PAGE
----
Testing LTTR

Research reveals the LTTR method may be over-reporting results

During the past several years, use of the long-term thermal-resistance (LTTR) method for determining and reporting R-values for plastic foam insulation has been implemented and is gaining acceptance in U.S. and Canadian roofing markets. Although the LTTR method is viewed by many as a technical advancement, some roofing industry researchers have reservations with the methodology because results may not accurately represent the true thermal performance of the insulation products it tests.

Following is a summary of a research program in which NRCA participated. A work group tested R-values of aged insulation samples and compared results with the products' represented LTTR values.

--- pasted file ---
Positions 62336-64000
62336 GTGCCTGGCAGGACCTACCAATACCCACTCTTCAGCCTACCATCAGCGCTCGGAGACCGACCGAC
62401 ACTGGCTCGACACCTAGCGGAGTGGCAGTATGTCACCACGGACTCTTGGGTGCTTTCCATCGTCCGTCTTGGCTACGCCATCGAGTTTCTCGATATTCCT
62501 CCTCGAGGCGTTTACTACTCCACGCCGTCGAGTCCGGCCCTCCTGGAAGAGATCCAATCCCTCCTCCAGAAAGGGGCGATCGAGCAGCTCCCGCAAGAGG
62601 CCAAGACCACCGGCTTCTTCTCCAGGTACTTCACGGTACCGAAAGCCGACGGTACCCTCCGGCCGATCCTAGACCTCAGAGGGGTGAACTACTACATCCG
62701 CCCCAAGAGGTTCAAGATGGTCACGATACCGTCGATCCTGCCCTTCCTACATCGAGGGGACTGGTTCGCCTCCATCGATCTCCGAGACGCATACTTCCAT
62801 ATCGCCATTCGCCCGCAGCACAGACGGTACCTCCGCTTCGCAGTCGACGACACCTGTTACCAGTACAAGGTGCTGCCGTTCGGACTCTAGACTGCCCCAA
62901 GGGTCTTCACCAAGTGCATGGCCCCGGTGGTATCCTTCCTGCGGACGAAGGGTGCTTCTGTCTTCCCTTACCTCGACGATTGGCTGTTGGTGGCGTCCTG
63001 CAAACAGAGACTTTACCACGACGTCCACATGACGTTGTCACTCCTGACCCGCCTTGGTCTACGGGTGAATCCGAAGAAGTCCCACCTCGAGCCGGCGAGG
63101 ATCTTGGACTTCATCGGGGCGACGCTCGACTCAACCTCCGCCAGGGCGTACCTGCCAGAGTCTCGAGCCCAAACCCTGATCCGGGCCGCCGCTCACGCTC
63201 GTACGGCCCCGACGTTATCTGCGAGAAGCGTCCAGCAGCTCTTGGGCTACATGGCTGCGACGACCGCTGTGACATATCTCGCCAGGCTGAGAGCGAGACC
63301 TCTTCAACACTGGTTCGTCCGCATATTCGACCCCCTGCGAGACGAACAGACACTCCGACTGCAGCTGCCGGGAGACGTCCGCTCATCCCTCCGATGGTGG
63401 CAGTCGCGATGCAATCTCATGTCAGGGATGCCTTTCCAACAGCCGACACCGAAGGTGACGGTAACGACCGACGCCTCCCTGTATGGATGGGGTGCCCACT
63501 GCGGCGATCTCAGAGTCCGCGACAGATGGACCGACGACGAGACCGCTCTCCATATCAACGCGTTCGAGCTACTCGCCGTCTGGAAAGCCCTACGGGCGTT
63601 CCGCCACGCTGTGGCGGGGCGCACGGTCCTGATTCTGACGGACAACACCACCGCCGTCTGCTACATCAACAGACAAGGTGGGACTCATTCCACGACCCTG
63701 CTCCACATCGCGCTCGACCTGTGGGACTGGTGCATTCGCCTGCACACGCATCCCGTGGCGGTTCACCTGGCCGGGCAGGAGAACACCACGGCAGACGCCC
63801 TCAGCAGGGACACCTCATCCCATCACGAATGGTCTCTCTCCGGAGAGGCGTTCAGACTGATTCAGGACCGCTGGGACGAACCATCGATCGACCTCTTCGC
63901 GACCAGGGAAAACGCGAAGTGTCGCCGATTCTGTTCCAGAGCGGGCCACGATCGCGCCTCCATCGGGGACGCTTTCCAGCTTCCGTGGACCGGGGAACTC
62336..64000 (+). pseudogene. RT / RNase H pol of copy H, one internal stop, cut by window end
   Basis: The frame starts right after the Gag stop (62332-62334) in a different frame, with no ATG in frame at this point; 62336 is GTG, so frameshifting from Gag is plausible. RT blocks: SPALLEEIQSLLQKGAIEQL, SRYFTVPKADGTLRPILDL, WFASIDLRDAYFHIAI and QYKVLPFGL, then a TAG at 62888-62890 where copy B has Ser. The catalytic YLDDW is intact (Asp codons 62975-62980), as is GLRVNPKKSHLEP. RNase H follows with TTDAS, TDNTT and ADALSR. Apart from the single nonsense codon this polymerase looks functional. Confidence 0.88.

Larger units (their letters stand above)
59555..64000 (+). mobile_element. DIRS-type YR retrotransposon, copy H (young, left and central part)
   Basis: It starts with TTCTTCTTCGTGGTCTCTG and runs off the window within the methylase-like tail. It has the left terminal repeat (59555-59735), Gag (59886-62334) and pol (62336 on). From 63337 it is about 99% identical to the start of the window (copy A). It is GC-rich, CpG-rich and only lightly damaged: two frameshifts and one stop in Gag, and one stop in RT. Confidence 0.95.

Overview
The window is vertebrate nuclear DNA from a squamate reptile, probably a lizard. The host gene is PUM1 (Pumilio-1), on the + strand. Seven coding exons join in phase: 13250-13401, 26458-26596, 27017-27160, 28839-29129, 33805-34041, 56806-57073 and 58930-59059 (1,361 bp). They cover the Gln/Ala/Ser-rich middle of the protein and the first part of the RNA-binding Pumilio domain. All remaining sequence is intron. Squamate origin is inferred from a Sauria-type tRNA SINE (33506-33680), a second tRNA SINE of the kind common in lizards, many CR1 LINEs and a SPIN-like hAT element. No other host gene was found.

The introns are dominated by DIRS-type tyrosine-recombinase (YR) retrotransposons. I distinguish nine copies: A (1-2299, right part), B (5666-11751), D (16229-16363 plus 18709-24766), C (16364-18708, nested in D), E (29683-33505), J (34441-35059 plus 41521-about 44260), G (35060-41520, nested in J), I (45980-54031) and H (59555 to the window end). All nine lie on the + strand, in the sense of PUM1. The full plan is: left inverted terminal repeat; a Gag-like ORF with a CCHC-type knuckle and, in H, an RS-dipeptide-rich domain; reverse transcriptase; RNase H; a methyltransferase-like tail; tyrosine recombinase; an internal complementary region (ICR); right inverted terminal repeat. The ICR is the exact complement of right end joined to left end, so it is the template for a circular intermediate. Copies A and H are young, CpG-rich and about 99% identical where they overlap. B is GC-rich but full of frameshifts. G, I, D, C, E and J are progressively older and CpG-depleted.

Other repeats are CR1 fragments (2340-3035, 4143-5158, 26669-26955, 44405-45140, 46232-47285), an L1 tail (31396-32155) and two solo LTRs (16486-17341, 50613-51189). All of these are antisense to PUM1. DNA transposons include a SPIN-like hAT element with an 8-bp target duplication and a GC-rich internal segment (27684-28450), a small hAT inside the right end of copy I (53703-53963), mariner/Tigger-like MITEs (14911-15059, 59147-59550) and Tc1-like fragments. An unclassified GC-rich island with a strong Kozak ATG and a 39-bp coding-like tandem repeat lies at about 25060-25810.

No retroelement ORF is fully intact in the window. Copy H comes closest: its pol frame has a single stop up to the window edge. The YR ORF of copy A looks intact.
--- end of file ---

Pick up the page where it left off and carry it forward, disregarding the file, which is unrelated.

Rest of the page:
The technical basis for LTTR comes from ASTM C1303, "Standard Test Method for Estimating the Long-Term Change in the Thermal Resistance of Unfaced Rigid Closed Cell Plastic Foams by Slicing and Scaling Under Controlled Laboratory Conditions," which originally was published in 1995. In this test method, thermal resistance properties of thinly sliced specimens of plastic foam insulation material are tested and, from these data, long-term changes in thermal resistance are estimated. This methodology is reported to account for the diffusion of the blowing agent from the foam insulation's cells over time, resulting in a recognized reduction of thermal resistance of some plastic foam insulations as they age.